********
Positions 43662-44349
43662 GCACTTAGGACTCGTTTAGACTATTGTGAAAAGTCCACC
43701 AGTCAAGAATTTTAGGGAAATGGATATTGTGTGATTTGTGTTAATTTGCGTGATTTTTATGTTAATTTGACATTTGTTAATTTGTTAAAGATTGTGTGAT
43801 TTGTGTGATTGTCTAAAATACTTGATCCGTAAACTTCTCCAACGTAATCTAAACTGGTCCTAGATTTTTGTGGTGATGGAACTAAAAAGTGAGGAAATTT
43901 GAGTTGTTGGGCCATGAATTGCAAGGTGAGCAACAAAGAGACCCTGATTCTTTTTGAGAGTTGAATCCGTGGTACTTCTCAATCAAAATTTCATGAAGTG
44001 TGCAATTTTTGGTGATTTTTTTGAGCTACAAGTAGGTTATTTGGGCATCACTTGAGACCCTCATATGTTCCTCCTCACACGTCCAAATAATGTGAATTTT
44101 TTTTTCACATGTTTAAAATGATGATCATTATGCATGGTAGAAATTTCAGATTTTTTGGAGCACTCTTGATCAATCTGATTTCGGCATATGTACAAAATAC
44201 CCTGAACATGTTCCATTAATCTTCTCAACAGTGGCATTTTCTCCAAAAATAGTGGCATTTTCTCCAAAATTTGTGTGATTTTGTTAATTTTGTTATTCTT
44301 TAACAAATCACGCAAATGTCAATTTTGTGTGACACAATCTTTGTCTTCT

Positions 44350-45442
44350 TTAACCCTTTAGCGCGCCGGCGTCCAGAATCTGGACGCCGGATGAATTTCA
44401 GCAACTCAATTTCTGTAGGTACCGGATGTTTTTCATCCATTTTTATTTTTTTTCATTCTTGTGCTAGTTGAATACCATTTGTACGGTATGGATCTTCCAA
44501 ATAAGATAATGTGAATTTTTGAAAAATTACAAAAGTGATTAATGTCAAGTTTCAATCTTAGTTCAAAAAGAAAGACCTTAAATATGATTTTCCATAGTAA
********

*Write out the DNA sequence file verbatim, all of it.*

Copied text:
Positions 43662-44349
43662 GCACTTAGGACTCGTTTAGACTATTGTGAAAAGTCCACC
43701 AGTCAAGAATTTTAGGGAAATGGATATTGTGTGATTTGTGTTAATTTGCGTGATTTTTATGTTAATTTGACATTTGTTAATTTGTTAAAGATTGTGTGAT
43801 TTGTGTGATTGTCTAAAATACTTGATCCGTAAACTTCTCCAACGTAATCTAAACTGGTCCTAGATTTTTGTGGTGATGGAACTAAAAAGTGAGGAAATTT
43901 GAGTTGTTGGGCCATGAATTGCAAGGTGAGCAACAAAGAGACCCTGATTCTTTTTGAGAGTTGAATCCGTGGTACTTCTCAATCAAAATTTCATGAAGTG
44001 TGCAATTTTTGGTGATTTTTTTGAGCTACAAGTAGGTTATTTGGGCATCACTTGAGACCCTCATATGTTCCTCCTCACACGTCCAAATAATGTGAATTTT
44101 TTTTTCACATGTTTAAAATGATGATCATTATGCATGGTAGAAATTTCAGATTTTTTGGAGCACTCTTGATCAATCTGATTTCGGCATATGTACAAAATAC
44201 CCTGAACATGTTCCATTAATCTTCTCAACAGTGGCATTTTCTCCAAAAATAGTGGCATTTTCTCCAAAATTTGTGTGATTTTGTTAATTTTGTTATTCTT
44301 TAACAAATCACGCAAATGTCAATTTTGTGTGACACAATCTTTGTCTTCT

Positions 44350-45442
44350 TTAACCCTTTAGCGCGCCGGCGTCCAGAATCTGGACGCCGGATGAATTTCA
44401 GCAACTCAATTTCTGTAGGTACCGGATGTTTTTCATCCATTTTTATTTTTTTTCATTCTTGTGCTAGTTGAATACCATTTGTACGGTATGGATCTTCCAA
44501 ATAAGATAATGTGAATTTTTGAAAAATTACAAAAGTGATTAATGTCAAGTTTCAATCTTAGTTCAAAAAGAAAGACCTTAAATATGATTTTCCATAGTAA